As we all rigorously master the Western canon of visual art, music, literature, and philosophy, we soon realize that there is surely one discipline missing from this list, one that we are perhaps best at studying for: television. But, because Bwog has a shorter attention span and more of a penchant for solipsism than that girl tweeting next to you in 209, we decided that truly great television started around the time that we began watching it. So, take a look at the study guide to the first semester of the Masterpieces of the Western Television, the TV we watched as younglings.
Cribs is a show you watch when you think it’s “tasteful” to have an abstract sculpture, cigar box, and lightsaber replica as part of your living room display. Watching every douchey/outdated celebrity show off their “pad” was like homeowner porn for early teens. Highlights from each episode include each celebrity showing off the fridge (you can learn so much about someone through what they eat), the whips, and the master bedroom through a combination of obligatory sex jokes.
Abbott & Costello slapstick meets the modern metropolis of Chicago. This show taught us that it was alright to be absolutely off our rockers and obsessed with orange soda. The two broke the fourth wall often and sometimes laughed along with the ridiculous laugh-track. But we didn’t mind. Aww here it goes.
We didn’t get most of the jokes back when were kids, but we laughed anyway. We get the jokes now, and maybe all we feel is nostalgia… Either way, we thought we knew Monica, Chandler, Ross, Phoebe, Joey, and Rachel like the back of our hands. We identified with at least one of them and, at the very least, we saw them all make out with each other. Here’s to a lot of television and a lot of our childhood.
Must we say anything?
This show was every LitHum Professor’s dream, transforming and parodying the epic tradition of cartoons. Doug Funnie, the lovable kid from Bluffington was a quieter Popeye; his writing and banjo playing were his proverbial spinach and his never-ending love for Patti Mayonnaise (the modern day Olive Oyl) was all-too endearing. But before we get annoying, look at how cute he was.
Socially awkward but smart, Steve Urkel was kid Bwog’s kindred spirit. And those suspenders—goddamn, he looked good. Urkel made it seem easy to transition into our super sexy selves when the time came, and taught us how to handle our roommates when they find us coming home drunk from Koronet.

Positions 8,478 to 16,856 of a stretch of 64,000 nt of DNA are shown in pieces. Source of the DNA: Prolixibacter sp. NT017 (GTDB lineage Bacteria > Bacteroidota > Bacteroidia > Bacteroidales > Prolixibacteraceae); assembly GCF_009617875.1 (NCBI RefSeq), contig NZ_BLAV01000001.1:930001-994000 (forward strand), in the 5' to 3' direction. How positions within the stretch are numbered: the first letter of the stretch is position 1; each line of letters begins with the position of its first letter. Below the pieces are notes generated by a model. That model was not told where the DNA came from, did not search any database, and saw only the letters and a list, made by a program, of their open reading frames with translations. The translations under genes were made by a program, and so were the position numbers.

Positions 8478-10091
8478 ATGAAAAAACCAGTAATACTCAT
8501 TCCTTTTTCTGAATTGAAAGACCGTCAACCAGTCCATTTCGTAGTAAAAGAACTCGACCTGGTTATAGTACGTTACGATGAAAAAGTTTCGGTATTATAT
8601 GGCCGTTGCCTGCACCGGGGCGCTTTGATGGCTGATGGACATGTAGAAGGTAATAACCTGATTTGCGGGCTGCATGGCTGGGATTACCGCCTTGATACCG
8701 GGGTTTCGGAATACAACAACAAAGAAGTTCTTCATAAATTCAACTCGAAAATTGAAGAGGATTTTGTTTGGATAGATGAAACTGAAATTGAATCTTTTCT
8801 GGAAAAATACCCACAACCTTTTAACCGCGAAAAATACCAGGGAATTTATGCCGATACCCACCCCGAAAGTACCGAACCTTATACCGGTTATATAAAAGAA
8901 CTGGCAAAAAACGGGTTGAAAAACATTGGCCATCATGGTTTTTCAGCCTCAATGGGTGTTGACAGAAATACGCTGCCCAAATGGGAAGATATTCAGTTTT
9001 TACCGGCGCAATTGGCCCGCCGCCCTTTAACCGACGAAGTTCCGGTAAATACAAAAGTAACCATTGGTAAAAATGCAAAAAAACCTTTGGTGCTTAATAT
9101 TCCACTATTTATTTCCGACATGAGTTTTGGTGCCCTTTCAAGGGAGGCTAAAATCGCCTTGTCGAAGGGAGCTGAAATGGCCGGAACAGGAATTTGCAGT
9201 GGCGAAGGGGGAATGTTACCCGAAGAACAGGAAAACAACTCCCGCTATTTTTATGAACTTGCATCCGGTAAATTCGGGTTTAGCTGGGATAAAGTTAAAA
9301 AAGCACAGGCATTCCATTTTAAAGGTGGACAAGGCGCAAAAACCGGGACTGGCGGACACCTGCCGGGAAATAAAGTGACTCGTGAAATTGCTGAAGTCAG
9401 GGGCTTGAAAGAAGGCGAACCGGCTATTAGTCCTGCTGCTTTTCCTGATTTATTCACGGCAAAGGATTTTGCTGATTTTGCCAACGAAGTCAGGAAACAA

In fourth grade, we were all Helga: in love with the shrimpy kid who had a good heart, but just could not figure out his own hair situation. Seriously what was up with it? How did it ever achieve such gravity-defying heights? Gel product speculation aside, this football head and his smooth-operator friend, Gerald, made us want to explore the mean streets of our cities, or maybe just cuddle up into our couches on Saturday mornings. Either way, we definitely learned a thing or two about how fifth-grade relationships worked and they sure are complicated, it appears.
I Love the 70′s/80′s/90′s
I Love the 70′s/80′s/90′s are to pop culture history what the Oxford World Classics are to literature. There is nothing like sitting through a 10 part episode on a Saturday in your pajamas with the morning’s cereal still on the table. And that wasn’t even the best part; telling your friends how cool you thought Studio 54 was and seeing their subsequent look of confusion is like referencing Marx in seminar— you feel awesome at the time until you mature and look back on it with endearing nostalgia at your douchy precociousness.
The Amanda Show
Moody’s Point. Enough said. It was like SNL junior the way it satirized 7th Heaven and Dawson’s Creek.
Many of us didn’t realize we were witnessing a revolution on May 1, 1999. When Spongebob first gets a job at the Krusty Krab during the pilot, Stephen Hillenburg opened up a world of underwater absurdity for us to enjoy for years to come. Amidst the ripped pants, randomly French narrator (why was he French?!), and jellyfishing, there was nothing more fun than following Spongebob approach life with his hallmark innocence and excitement. Also, it’s still funny now!